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What are the qualifications for major, moderate, or minor levels of concern?

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About the Author
Proxima CRO Team
Isabella Schmitt, RAC
Director of Regulatory Affairs
Ms. Schmitt has also served in additional regulatory affairs and clinical research roles in which she contributed to multiple regulatory submissions and clinical affairs projects across a wide range of indications.

FDA recommends that you determine the Level of Concern before any mitigation of relevant hazards. In other words, the Level of Concern should be driven by the hazard analysis in the absence of mitigations, regardless of the effects of the mitigations on the individual hazards.

FDA recommends that you state in your submission the Level of Concern you have determined for your Software Device. It may be Major, Moderate or Minor as defined below. It is also recommended that you describe how you arrived at that Level of Concern. The Level of Concern is based on how the operation of the software associated with device function affects the patient or operator. The effect may be direct or indirect.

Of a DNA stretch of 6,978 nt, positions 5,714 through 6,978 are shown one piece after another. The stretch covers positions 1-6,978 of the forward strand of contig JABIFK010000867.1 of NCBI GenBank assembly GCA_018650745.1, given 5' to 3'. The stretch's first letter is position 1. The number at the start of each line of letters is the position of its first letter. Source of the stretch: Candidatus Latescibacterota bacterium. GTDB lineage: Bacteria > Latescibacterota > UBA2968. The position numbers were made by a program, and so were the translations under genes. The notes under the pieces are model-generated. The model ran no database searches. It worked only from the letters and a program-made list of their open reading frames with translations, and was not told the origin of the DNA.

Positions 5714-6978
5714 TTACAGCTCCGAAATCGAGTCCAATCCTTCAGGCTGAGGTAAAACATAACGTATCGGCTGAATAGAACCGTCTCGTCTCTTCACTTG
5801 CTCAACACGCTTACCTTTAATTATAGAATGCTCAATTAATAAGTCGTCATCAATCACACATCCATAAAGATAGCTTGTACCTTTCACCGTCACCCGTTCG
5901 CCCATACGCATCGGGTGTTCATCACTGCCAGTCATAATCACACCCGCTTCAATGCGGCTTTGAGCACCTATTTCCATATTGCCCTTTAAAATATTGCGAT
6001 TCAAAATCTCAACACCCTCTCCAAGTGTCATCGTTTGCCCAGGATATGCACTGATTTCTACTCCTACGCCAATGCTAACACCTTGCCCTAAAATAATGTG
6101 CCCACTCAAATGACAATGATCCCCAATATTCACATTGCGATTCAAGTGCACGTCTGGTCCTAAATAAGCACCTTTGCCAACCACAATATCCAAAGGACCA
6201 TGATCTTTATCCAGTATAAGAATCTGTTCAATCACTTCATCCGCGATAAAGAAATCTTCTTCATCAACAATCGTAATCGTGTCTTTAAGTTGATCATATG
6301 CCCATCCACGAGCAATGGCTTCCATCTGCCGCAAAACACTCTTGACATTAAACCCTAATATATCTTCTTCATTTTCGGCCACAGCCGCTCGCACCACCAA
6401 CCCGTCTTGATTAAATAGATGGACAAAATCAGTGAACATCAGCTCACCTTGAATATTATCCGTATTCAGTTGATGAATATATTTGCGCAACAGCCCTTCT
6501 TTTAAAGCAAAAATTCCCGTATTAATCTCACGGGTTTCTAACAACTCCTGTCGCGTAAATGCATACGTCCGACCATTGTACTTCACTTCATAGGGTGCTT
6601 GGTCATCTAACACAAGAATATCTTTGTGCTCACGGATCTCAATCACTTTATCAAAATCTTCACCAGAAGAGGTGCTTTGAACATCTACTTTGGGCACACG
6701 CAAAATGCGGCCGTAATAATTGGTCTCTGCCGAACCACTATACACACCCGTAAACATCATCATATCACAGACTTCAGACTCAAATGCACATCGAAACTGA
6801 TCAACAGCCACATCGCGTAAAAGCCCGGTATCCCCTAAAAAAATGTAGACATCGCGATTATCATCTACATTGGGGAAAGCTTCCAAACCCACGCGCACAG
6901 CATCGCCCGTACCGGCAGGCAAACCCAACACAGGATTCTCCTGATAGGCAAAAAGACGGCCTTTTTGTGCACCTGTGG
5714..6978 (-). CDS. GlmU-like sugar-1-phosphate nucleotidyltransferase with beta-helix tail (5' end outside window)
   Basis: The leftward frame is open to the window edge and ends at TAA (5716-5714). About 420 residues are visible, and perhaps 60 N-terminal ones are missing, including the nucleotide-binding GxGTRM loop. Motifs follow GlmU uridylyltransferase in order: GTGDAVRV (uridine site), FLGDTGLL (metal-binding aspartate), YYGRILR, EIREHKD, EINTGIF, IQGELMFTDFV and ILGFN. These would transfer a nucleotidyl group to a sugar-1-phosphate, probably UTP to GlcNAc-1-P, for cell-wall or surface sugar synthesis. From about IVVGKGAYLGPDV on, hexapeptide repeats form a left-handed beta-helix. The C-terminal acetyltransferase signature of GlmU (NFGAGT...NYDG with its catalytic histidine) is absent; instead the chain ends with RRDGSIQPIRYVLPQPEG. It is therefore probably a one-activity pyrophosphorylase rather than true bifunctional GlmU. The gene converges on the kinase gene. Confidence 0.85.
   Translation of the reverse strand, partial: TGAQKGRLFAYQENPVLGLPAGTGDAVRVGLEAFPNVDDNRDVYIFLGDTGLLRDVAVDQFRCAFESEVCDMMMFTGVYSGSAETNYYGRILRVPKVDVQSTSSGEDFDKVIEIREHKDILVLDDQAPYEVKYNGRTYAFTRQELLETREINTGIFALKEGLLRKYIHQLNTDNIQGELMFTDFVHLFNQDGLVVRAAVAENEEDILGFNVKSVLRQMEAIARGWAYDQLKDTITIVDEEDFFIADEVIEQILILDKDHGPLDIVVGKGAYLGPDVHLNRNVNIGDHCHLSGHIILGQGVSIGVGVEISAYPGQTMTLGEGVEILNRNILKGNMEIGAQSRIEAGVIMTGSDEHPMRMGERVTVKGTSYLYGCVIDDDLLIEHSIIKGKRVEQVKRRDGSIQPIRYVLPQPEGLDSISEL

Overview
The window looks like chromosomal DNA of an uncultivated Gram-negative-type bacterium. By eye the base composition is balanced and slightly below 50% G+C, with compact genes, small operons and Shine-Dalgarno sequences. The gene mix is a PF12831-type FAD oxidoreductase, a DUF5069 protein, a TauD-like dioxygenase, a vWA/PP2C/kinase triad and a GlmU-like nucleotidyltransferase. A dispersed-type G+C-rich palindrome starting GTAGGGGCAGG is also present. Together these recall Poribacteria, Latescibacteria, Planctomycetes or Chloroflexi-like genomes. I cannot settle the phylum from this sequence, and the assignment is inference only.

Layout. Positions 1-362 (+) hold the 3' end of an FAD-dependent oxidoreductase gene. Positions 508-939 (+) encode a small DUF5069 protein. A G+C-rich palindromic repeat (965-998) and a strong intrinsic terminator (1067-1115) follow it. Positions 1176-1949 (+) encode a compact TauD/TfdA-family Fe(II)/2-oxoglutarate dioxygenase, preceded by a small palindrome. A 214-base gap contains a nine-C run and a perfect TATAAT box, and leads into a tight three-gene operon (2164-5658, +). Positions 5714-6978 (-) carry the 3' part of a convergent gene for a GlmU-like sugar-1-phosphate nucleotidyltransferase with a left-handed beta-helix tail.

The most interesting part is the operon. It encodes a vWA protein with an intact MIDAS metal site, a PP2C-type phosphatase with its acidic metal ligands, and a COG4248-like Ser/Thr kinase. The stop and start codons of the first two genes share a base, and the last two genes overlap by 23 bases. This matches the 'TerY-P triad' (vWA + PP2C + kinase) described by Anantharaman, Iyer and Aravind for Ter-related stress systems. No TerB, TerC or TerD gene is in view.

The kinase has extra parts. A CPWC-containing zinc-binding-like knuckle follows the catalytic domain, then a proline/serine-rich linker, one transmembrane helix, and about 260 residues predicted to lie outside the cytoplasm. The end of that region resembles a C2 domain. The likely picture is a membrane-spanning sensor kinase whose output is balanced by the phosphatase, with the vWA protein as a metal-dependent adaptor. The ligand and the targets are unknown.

Major

FDA believes the level of concern is Major if a failure or latent flaw could directly result in death or serious injury to the patient or operator. The level of concern is also Major if a failure or latent flaw could indirectly result in death or serious injury of the patient or operator through incorrect or delayed information or through the action of a care provider.

Moderate

FDA believes the level of concern is Moderate if a failure or latent design flaw could directly result in minor injury to the patient or operator. The level of concern is also Moderate if a failure or latent flaw could indirectly result in minor injury to the patient or operator through incorrect or delayed information or through the action of a care provider.

Minor

FDA believes the level of concern is Minor if failures or latent design flaws are unlikely to cause any injury to the patient or operator.  

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